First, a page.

The Philippines Government and the country's main Muslim separatist group say planned peace talks will still go ahead despite the death of the group's leader, Salamat Hashim.
Salamat Hashim, left, founded the Moro Islamic Liberation Front
Mr Salamat - head of the Moro Islamic Liberation Front (MILF) - died of a heart attack more than two weeks ago, but news of his death was held back to allow a smooth transition of power, according to a group spokesman.
MILF military chief Murad
Ebrahim has been appointed to take over from Mr Salamat.
The group's political affairs chief, Ghazali Jaafar, said the new leadership would still attend the forthcoming peace talks in Malaysia.
"The MILF remains committed to the
peaceful settlement of the problem through negotiations," he said.
The MILF has been waging a rebellion to establish an independent Islamic state in the southern Philippines for the past 25 years.
Throughout that time, efforts to reach a settlement have come to nothing.
But recently, there had been fresh hopes for peace.
It is unclear how the death will affect peace negotiations
Just before his death, Mr Salamat issued a landmark statement renouncing terrorism and underlining the MILF's commitment to
achieving a peace settlement.
This was seen as a significant shift by the elusive leader, as his renunciation of terrorism was one of the key demands made by the government as a condition for resuming negotiations.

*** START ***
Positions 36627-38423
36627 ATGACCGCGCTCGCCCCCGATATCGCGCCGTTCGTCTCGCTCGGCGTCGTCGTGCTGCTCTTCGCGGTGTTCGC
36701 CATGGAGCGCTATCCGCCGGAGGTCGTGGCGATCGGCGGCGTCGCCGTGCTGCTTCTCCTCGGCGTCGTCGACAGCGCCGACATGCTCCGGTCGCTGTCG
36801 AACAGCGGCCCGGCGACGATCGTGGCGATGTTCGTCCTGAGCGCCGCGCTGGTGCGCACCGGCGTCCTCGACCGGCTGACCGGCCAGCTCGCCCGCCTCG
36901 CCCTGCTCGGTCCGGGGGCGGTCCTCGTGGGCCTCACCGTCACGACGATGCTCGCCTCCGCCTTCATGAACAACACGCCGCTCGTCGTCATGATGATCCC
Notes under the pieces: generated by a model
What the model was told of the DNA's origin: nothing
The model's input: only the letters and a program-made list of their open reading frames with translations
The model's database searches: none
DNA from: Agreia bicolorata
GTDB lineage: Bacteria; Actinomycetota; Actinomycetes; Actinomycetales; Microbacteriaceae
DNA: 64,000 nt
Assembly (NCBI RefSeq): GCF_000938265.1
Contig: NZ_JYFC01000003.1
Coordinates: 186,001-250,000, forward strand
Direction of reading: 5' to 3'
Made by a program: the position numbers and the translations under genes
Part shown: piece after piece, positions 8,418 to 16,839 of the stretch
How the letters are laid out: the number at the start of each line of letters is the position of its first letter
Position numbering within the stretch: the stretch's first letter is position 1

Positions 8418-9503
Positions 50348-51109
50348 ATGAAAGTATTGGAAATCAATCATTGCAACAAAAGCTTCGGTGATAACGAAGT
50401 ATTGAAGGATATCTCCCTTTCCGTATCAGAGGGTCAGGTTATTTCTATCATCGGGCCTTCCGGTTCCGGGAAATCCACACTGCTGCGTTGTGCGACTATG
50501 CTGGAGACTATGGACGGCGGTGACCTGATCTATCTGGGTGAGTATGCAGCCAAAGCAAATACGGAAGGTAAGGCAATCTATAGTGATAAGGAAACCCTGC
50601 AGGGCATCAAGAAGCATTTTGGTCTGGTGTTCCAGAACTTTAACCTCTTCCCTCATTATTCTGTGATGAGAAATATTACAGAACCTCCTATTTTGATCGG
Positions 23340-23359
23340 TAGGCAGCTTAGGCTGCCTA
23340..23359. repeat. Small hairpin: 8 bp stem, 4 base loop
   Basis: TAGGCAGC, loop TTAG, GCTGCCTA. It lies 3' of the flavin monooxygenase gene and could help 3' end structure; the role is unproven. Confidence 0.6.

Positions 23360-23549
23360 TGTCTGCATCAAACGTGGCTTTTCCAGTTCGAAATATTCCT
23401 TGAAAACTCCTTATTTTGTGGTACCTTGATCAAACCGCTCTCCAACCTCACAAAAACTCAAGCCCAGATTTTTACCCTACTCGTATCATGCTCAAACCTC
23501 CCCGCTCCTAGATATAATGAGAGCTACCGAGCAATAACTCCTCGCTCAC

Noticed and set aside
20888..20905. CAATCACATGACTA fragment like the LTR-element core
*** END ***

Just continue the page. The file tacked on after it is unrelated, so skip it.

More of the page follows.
The government has consistently accused the MILF of harbouring activists from the shadowy extremist group Jemaah
Islamiah (JI) - which is said to have links to al-Qaeda.
Manila has also accused the MILF of being behind a series of bomb blasts in the southern island of Mindanao.
Analysts warn that the organisation may return to its radical ways if the Philippine Government fails to strike a swift peace deal with the group.
But even if the Malaysia talks go ahead and a peace deal is reached, Mr Salamat's death may yet complicate matters.
The government must be worried about the ability of the MILF's new leadership to enforce an agreement with the same kind of authority that Mr Salamat exercised, according to the BBC correspondent in Manila, John McLean.
Mr Salamat founded the MILF, and the fortunes of the Front and its late leader were closely intertwined, our correspondent says.